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    Not sure of the viability of this plan with any species, really. I planted a Maple tree when I first moved into this house 7 years ago. Paid $20 for a ~6 foot tall sapling at a nursery year end close out. It's now getting close to 15' tall with a 3" diameter trunk...this is with regular fertilizing and watering some during the summer...less care would probably stunt the growth a little. A second worry is that you mention blocking the winter sun, which leads me to believe this might be close to the house? Would you be comfortable dropping a tree next to your/neighbors house?

    So the bottom line is $20 bucks, 7 years...probably 10-12 years to get 20+ feet tall, and would provide a couple days firewood at most. I'd do better buying plastic wrapped bundles of firewood at the local gas station or a couple cases of duraflame logs. You might have luck planting firewood for the 'next' generation of wood burners.
  8. LLigetfa

    LLigetfa Minister of Fire

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    Maybe raise camels and burn their dung. Seems to work well for them in the Middle East.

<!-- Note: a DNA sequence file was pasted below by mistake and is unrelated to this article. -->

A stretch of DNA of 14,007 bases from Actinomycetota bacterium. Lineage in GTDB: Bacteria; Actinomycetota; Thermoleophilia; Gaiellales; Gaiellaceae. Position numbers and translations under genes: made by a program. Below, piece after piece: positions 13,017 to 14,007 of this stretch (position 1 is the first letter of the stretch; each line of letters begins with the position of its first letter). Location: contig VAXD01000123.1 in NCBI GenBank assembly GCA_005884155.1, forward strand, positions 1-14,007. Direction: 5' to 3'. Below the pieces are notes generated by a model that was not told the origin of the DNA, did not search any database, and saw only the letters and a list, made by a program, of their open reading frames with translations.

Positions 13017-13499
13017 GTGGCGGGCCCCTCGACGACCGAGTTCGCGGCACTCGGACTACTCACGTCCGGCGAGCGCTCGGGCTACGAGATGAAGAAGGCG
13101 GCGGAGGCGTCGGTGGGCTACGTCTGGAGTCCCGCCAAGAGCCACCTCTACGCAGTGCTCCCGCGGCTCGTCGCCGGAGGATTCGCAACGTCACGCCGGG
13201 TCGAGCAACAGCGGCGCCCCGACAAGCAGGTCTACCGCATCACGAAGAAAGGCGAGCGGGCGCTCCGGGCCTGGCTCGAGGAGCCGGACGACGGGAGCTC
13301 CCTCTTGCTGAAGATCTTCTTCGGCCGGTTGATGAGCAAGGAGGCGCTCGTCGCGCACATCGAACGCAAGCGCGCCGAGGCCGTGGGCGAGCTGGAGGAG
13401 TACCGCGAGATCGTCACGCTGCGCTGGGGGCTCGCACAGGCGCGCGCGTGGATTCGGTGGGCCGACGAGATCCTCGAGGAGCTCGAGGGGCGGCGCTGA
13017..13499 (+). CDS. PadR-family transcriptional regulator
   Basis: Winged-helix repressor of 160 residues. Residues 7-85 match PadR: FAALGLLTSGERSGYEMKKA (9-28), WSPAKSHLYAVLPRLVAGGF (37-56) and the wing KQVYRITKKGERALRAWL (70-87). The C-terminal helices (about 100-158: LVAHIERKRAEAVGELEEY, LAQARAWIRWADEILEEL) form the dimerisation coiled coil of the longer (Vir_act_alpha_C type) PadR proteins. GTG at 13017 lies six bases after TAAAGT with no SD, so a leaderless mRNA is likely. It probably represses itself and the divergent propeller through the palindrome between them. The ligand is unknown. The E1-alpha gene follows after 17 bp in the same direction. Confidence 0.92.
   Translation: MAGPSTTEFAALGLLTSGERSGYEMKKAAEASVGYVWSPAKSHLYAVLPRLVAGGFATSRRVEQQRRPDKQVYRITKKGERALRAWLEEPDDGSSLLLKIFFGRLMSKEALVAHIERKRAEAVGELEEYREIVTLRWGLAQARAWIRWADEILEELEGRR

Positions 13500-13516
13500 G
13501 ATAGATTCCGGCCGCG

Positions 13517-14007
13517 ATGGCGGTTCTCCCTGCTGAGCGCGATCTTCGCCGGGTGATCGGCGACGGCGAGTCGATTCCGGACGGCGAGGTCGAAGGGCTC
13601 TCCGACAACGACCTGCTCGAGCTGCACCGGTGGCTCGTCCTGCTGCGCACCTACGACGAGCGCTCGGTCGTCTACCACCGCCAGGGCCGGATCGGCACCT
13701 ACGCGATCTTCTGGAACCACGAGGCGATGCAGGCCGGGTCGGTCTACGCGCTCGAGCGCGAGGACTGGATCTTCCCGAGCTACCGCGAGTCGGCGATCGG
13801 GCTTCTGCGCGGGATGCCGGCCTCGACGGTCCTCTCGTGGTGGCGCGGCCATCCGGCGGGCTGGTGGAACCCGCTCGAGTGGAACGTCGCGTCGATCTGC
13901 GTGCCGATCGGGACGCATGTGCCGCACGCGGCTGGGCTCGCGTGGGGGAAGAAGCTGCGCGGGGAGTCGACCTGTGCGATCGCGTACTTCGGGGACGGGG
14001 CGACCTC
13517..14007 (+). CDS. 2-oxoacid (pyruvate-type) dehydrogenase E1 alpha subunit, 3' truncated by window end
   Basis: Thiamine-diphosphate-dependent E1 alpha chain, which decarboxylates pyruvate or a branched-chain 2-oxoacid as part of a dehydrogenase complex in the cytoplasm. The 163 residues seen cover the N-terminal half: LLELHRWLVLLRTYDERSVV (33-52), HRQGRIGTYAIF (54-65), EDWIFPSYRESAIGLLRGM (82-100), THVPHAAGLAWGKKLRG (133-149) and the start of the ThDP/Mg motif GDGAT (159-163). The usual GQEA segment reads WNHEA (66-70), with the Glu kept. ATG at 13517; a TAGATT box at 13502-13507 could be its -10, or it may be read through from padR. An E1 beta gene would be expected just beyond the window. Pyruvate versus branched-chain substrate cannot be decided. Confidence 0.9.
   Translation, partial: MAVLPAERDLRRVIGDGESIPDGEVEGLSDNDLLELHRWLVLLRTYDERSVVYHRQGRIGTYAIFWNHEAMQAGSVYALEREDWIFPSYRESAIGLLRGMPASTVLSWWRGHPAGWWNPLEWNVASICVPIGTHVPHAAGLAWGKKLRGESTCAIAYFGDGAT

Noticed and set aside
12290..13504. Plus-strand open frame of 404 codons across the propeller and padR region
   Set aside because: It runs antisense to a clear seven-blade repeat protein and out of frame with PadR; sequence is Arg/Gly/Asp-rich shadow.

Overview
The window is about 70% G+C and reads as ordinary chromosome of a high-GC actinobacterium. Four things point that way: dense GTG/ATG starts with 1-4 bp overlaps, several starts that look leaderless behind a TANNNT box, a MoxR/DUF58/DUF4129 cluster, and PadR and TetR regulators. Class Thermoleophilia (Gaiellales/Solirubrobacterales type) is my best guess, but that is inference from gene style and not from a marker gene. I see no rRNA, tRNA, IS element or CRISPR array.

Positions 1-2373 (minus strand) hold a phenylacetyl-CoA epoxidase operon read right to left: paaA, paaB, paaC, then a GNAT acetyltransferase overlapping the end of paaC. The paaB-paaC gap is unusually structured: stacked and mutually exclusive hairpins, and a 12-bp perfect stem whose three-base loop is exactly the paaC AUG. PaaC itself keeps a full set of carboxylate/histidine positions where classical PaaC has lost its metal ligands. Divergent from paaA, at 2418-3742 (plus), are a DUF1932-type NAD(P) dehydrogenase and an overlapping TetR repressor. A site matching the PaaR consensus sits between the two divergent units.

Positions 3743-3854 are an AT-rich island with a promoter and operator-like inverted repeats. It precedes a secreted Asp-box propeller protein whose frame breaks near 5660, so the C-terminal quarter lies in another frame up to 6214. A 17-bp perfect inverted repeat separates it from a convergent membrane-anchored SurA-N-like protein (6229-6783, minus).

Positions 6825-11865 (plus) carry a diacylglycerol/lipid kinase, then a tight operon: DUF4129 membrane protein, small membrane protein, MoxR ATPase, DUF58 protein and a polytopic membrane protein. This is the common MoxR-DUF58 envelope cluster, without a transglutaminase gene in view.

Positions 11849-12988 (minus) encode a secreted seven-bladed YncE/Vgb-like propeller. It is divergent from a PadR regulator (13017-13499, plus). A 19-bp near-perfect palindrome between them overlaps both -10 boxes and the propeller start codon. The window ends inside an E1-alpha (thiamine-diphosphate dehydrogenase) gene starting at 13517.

9. Dune

    Dune Minister of Fire

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    I would go with the locust.
  10. caber

    caber New Member

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    I think the main problem is not the species or rate of growth, but the 20' height. A 20' tree is not worth cutting for firewood. A 40'+ tree in the suburbs should probably be dropped by an insured pro.
  11. roac

    roac New Member

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    Living in an area that is desert like isn't a problem if you have irrigation water available. Much of this area is high desert, sagebrush and all. We have a dam system that collects spring runoff from the snow melts that we use to irrigate. Irrigation water is really cheap. If you have it I would recommend growing a fast grower like poplar. Around here you can harvest after 10 years. Poplar while not the best firewood will grow fast enough to make up for that.
  12. TreePapa

    TreePapa Minister of Fire